Lively, entertaining reviews of, and essays on, old and newer films and everything relating to them, written by professional author William Schoell.

Monday, June 23, 2008

NUMBER SEVENTEEN


NUMBER SEVENTEEN (1932). Director: Alfred Hitchcock.

An assortment of people (played by a no-name cast), including jewel thieves, a mute woman, a police inspector and so on, wind up violently commingling at the title address, in this rather oddball Hitchcock feature which is busy but initially somewhat boring, despite some interesting Hitchcock touches. The trouble is that the story is weak and confusing. However, the second half picks up as one man commandeers a crowded bus and races in pursuit of a train even as several characters chase each other all over the train. The models are unconvincing, but by this time the picture moves at a breakneck pace. The trouble is, you don't really care about the characters or what's going on. Still, anything directed by Hitchcock is not without some interest. Leon M. Lion is good as a tramp who wanders into the house and gets involved in all the action, and the rest of the cast is professional as well. Anne Grey is the nominal heroine.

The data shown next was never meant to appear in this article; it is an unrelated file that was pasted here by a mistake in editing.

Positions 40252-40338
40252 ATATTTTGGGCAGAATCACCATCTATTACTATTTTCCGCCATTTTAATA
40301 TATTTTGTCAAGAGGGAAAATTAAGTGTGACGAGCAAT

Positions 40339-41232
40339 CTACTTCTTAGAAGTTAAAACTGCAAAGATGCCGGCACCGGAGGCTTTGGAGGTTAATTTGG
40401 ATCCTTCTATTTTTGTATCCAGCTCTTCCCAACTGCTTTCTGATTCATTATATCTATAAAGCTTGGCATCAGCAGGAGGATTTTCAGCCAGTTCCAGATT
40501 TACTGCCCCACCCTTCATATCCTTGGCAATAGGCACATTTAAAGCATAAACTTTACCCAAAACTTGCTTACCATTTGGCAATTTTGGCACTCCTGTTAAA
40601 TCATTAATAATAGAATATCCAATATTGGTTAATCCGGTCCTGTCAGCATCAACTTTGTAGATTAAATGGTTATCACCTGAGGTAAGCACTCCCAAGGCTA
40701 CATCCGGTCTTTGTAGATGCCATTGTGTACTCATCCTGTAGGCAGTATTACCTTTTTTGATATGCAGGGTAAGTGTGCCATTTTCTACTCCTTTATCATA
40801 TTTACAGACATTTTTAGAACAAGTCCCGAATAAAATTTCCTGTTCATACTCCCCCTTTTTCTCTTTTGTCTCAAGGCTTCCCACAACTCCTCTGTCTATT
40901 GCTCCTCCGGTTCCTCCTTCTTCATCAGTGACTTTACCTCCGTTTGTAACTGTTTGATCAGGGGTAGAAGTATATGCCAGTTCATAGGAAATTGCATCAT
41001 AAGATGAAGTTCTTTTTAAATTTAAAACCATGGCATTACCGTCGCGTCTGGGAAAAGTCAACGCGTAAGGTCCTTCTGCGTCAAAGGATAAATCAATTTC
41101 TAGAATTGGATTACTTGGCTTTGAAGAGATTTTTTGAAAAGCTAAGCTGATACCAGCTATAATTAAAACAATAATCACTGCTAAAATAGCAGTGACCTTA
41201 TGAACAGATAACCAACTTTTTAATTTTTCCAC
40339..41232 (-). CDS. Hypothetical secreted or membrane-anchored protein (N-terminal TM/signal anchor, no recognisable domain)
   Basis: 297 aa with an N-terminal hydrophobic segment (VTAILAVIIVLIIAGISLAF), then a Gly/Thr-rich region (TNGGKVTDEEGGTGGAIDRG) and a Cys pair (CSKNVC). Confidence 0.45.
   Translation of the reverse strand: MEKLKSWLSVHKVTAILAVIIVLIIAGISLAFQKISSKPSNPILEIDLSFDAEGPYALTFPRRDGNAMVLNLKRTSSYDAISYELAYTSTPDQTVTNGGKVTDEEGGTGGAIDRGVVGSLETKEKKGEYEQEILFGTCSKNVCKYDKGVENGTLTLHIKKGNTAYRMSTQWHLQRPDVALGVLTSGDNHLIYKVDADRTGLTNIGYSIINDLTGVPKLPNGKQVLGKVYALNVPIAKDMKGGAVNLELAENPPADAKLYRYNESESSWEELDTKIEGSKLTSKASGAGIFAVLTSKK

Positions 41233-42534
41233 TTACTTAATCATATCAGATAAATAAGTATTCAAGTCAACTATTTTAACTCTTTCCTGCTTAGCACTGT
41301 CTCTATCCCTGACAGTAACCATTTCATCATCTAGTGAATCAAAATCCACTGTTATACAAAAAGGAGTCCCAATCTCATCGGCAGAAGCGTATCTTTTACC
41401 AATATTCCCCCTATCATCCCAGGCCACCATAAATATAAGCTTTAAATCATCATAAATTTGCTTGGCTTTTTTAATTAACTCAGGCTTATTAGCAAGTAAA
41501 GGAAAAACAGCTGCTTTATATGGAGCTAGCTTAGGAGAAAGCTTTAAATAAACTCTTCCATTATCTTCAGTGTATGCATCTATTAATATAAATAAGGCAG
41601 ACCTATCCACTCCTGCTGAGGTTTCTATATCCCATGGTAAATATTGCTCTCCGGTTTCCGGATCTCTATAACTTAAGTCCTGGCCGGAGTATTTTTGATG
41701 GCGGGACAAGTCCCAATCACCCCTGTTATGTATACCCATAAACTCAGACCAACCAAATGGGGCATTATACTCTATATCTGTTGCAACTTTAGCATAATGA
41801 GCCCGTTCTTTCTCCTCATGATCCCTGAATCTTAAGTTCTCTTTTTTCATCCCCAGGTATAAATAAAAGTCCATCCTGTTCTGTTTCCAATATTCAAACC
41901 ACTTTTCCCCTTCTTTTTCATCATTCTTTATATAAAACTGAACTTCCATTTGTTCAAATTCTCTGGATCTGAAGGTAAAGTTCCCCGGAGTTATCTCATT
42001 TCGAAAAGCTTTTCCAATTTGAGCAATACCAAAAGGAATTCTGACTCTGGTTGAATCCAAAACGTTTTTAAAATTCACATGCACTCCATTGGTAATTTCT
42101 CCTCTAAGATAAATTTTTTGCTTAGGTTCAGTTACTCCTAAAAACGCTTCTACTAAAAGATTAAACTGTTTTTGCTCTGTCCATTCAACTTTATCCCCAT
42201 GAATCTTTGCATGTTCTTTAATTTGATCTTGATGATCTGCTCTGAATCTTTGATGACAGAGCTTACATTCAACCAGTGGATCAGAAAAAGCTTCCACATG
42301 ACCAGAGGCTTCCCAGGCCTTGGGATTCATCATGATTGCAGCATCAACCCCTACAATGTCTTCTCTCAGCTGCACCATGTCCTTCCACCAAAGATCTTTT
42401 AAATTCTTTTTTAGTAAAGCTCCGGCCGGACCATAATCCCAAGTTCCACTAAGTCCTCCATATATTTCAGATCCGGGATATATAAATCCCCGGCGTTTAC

Verdict: No classic but fun at times. **1/2.

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